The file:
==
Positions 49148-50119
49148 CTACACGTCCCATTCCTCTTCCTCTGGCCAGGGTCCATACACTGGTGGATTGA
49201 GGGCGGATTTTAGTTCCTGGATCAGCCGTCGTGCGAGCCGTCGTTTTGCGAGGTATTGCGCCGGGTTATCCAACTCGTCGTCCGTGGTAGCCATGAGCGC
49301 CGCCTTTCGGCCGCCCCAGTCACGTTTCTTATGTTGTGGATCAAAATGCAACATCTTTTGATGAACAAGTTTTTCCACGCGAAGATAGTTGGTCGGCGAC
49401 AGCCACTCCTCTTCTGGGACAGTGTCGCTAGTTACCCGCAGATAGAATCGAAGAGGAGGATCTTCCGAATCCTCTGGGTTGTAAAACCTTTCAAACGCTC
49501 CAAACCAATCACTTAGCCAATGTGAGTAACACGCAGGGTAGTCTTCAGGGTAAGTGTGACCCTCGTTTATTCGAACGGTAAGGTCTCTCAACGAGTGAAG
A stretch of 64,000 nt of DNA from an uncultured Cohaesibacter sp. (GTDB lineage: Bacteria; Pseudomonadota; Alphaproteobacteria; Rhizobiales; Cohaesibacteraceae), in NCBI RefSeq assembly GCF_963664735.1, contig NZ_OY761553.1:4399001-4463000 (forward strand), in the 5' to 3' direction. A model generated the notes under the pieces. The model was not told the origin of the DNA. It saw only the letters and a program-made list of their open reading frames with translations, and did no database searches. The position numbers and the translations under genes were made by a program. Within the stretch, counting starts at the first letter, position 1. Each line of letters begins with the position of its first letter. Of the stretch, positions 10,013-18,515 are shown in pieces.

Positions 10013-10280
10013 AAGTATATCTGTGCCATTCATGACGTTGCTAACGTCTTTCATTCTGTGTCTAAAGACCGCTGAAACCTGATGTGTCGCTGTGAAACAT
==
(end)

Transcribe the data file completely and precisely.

Positions 49148-50119
49148 CTACACGTCCCATTCCTCTTCCTCTGGCCAGGGTCCATACACTGGTGGATTGA
49201 GGGCGGATTTTAGTTCCTGGATCAGCCGTCGTGCGAGCCGTCGTTTTGCGAGGTATTGCGCCGGGTTATCCAACTCGTCGTCCGTGGTAGCCATGAGCGC
49301 CGCCTTTCGGCCGCCCCAGTCACGTTTCTTATGTTGTGGATCAAAATGCAACATCTTTTGATGAACAAGTTTTTCCACGCGAAGATAGTTGGTCGGCGAC
49401 AGCCACTCCTCTTCTGGGACAGTGTCGCTAGTTACCCGCAGATAGAATCGAAGAGGAGGATCTTCCGAATCCTCTGGGTTGTAAAACCTTTCAAACGCTC
49501 CAAACCAATCACTTAGCCAATGTGAGTAACACGCAGGGTAGTCTTCAGGGTAAGTGTGACCCTCGTTTATTCGAACGGTAAGGTCTCTCAACGAGTGAAG
A stretch of 64,000 nt of DNA from an uncultured Cohaesibacter sp. (GTDB lineage: Bacteria; Pseudomonadota; Alphaproteobacteria; Rhizobiales; Cohaesibacteraceae), in NCBI RefSeq assembly GCF_963664735.1, contig NZ_OY761553.1:4399001-4463000 (forward strand), in the 5' to 3' direction. A model generated the notes under the pieces. The model was not told the origin of the DNA. It saw only the letters and a program-made list of their open reading frames with translations, and did no database searches. The position numbers and the translations under genes were made by a program. Within the stretch, counting starts at the first letter, position 1. Each line of letters begins with the position of its first letter. Of the stretch, positions 10,013-18,515 are shown in pieces.

Positions 10013-10280
10013 AAGTATATCTGTGCCATTCATGACGTTGCTAACGTCTTTCATTCTGTGTCTAAAGACCGCTGAAACCTGATGTGTCGCTGTGAAACAT